The other essential peripheral for the small office is the printer. Printers come in three main types: dot matrix, inkjet, and laser. Dot matrix is the oldest form of print technology, forming the characters from a series of printed dots. Though this type of printer is often inexpensive and can handle forms (for example, if you have to print triplicate invoices), the print quality is inferior, and even worse when you try to print graphics images. Inkjet printers offer a higher print quality at a comparable price. This type of printer sprays hot ink onto the paper, resulting in a laser-like result, and it is the least expensive way of having colour-printing capabilities, such as with the HP Deskjet 890C (www.interactive.hp.com/pandi-db/dds_data_sheet.show?p_model_no=C5877A&p_prod_type_id=6) that the TFI purchased. However, the drawbacks to this type of printer is that the paper can become saturated by ink when printing a dark image, and the ink smudges easily on certain types of paper (especially if you get the page wet or if you try highlighting afterwards). The laser printer is most expensive type of printer, but for this premium price, you are receiving the highest print quality and print speed. The high cost of laser printers arises from both the cost of the hardware and the cost of maintenance-- though you may see some bargain-basement model laser printers on sale for a few hundred dollars more than the average bubble jet printer, you must take into consideration the cost of the replacement toner cartridges and drums, which will be an ongoing cost of at least $100-200 a pop. A great online resource for selecting the right printer for your business can be found at www.pcworld.com/hardware/t2010/noplus_pr.html.

HP Scanjet 5100C

Completing the TFI computing package is the HP Scanjet 5100C (www.zdnet.com/pcmag/firstlooks/9801/f980114a.htm), a scanner. Think of a scanner as a photocopier attached to your computer-- you place the picture or document on the glass, replace the cover, and let the scanner read the image. Instead of creating a duplicate image on paper, the image is digitized into your computer's memory. From there, the image can be manipulated with a drawing program, uploaded to your web site, faxed or e-mailed to a friend, or printed out (a roundabout way of getting a photocopy if you don't have access to a photocopier). A scanner can also be used to save from re-typing a printed document. For example, if you had a printed page that you need converted into a word processing document, the OCR (optical character recognition) software that comes with the scanner can 'read' the letters on the page and enter them into a word processing file. Up until a couple years ago, scanners were very expensive, priced at several hundred dollars. These days, you can get a decent scanner for less than a couple of hundred dollars. For more information on scanners and what they do, check out Wayne Fulton's page for the first-time scanner (www.scantips.com).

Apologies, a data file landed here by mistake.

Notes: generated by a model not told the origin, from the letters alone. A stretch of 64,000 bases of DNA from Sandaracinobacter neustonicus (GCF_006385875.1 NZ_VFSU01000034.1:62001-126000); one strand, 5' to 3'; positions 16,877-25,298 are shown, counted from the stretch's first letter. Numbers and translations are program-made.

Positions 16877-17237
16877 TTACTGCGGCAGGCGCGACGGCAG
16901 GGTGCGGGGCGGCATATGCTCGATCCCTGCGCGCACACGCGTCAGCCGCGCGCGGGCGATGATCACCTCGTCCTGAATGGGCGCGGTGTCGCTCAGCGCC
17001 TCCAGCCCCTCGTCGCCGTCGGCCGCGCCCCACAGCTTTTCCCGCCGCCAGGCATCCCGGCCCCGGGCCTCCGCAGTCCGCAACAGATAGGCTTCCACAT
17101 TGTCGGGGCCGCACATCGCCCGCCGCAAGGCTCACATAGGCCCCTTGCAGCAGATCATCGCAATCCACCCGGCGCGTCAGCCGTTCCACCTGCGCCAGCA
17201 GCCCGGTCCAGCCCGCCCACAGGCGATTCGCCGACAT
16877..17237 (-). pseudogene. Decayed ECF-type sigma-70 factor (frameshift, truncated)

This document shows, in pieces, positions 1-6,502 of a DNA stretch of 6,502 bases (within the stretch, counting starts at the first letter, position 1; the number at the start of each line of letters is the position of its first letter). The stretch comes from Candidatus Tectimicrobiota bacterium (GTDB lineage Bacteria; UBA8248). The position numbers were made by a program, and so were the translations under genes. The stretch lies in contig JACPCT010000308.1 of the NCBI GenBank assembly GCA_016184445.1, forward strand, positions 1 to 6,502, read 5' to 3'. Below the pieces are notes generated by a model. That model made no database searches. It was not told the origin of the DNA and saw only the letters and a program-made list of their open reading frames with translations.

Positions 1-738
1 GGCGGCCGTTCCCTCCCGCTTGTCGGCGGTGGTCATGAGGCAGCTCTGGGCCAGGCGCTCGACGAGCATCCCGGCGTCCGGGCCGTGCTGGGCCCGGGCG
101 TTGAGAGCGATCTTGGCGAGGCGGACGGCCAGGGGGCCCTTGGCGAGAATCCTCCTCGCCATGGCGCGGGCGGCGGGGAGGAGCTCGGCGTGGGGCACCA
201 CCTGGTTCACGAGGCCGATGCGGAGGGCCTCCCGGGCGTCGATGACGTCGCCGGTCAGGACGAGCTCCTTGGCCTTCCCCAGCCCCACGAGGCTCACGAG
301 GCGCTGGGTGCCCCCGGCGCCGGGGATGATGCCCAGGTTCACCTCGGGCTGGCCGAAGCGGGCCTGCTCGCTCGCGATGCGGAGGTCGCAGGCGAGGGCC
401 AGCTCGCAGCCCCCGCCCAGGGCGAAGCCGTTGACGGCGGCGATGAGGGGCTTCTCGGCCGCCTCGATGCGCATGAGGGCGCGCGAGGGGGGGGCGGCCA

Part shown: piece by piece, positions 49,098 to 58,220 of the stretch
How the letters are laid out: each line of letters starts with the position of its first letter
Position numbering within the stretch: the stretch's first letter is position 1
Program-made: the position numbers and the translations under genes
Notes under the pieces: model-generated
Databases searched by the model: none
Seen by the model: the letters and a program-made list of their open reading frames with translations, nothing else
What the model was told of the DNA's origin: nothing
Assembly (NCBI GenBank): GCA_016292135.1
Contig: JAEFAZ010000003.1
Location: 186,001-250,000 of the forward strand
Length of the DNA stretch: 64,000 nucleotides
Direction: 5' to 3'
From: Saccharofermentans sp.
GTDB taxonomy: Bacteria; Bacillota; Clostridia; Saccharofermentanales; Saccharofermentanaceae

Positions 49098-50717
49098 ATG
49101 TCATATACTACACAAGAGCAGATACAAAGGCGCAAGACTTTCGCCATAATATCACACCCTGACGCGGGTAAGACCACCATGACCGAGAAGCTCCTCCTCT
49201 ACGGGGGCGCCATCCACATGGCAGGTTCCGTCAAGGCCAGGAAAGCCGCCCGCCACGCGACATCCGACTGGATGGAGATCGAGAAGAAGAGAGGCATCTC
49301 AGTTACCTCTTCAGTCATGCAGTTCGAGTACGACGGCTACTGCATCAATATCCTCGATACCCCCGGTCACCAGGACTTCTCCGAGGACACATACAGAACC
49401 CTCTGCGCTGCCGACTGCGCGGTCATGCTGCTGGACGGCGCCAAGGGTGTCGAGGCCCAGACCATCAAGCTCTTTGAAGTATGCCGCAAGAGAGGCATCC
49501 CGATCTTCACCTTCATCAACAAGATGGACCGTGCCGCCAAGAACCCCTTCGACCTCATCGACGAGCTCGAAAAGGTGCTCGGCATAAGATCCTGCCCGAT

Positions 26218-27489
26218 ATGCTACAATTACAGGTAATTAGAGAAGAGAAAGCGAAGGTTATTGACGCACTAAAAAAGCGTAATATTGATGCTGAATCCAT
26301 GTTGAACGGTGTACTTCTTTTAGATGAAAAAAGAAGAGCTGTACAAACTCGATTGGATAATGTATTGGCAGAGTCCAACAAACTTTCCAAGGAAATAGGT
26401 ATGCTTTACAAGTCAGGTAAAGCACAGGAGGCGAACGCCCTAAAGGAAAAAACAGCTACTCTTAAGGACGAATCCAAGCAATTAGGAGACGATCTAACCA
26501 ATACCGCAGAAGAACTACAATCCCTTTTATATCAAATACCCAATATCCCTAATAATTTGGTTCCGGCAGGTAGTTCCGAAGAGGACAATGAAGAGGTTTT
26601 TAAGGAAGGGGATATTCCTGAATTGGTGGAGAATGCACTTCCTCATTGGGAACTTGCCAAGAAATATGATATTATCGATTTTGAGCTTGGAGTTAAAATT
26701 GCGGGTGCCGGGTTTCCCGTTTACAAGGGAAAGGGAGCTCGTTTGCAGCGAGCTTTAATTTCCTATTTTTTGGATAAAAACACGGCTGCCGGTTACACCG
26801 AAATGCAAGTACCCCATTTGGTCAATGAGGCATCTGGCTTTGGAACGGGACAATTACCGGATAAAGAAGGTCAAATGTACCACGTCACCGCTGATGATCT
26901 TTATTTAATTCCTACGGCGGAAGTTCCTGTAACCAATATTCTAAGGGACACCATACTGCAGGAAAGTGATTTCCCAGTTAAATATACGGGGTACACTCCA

Hot Links


Want to learn more about the topics covered this week? Then check out these great web sites and resources:




Yahoo!'s Desktop ZoneTop ten selling desktops, product reviews, and links


Top ten selling desktops, product reviews, and links

Yahoo!'s Laptop Zone


Top ten selling laptops, product reviews, and links

PC Magazine Review of the IBM Aptiva E26



The Aptiva Home Page


Learn more about the Aptiva line from IBM

The IBM|Home Site



PC World's Interactive Buyer's Guide


Answer a few short questions and the Interactive Assistant will suggest a few products to match your needs

Computer Buying Tips





ComputerESP scans and compares over a million prices from major computer cyberstores in US and Canada and updates over 500,000 prices a day on average.

Deal Mac


A web site that monitors hundreds of dealers daily and posts the best prices for everything Apple-related




Yahoo!'s Modem Zone


Top ten selling modems, product reviews, and links

PC World's Interactive Buyer's Guide


Answer a few short questions and the Interactive Assistant will suggest a few products to match your needs

Cable Modems





Internet Service Providers


ISP Search


Find the ISPs available in your area

PC Magazine's Guide to Choosing an ISP


The ten questions to ask, and how the big ISPs rank

15 questions to ask when choosing an ISP






Yahoo!'s Printer Zone


Top selling printers, product reviews, and links

Product Information on the HP Deskjet 890C



PC World's Printer Buyer's Guide


Tips and comparisons for buying your printer

PC World's Interactive Buyer's Guide


Answer a few short questions and the Interactive Assistant will suggest a few products to match your needs




Yahoo!'s Scanner Zone


Top ten selling scanners list, product reviews, and links

A few scanning tips from Wayne Fulton


A web site full of useful information for the first-time scanner

Avail Corp's Scanner Information Center


Hints on what to look for when buying a scanner

HP Scanjet Home Page


Information on what to look for when buying a scanner, product comparisons, and information on the entire Scanjet line

PC Magazine review of the HP Scanjet 5100C






Mark Schneider		CTV - Host of "Digital Desktop"
Tom Vassos		IBM e-business Advisor and Host of "This New SoHo"
Susan Langdon		Executive Director, Toronto Fashion Incubator


Production Credits


Al Stevens		Camera
Anthony Leong		Senior Web Editor

And special thanks goes to Hewlett-Packard for generously donating the HP Deskjet 890C printer and HP Scanjet 5100C scanner to the Toronto Fashion Incubator.

All episode summaries and supplemental information written by Anthony Leong, with material and assistance from Tom Vassos, his book Strategic Internet Marketing, and Mark Schneider.

Click here for IBM e-business solutions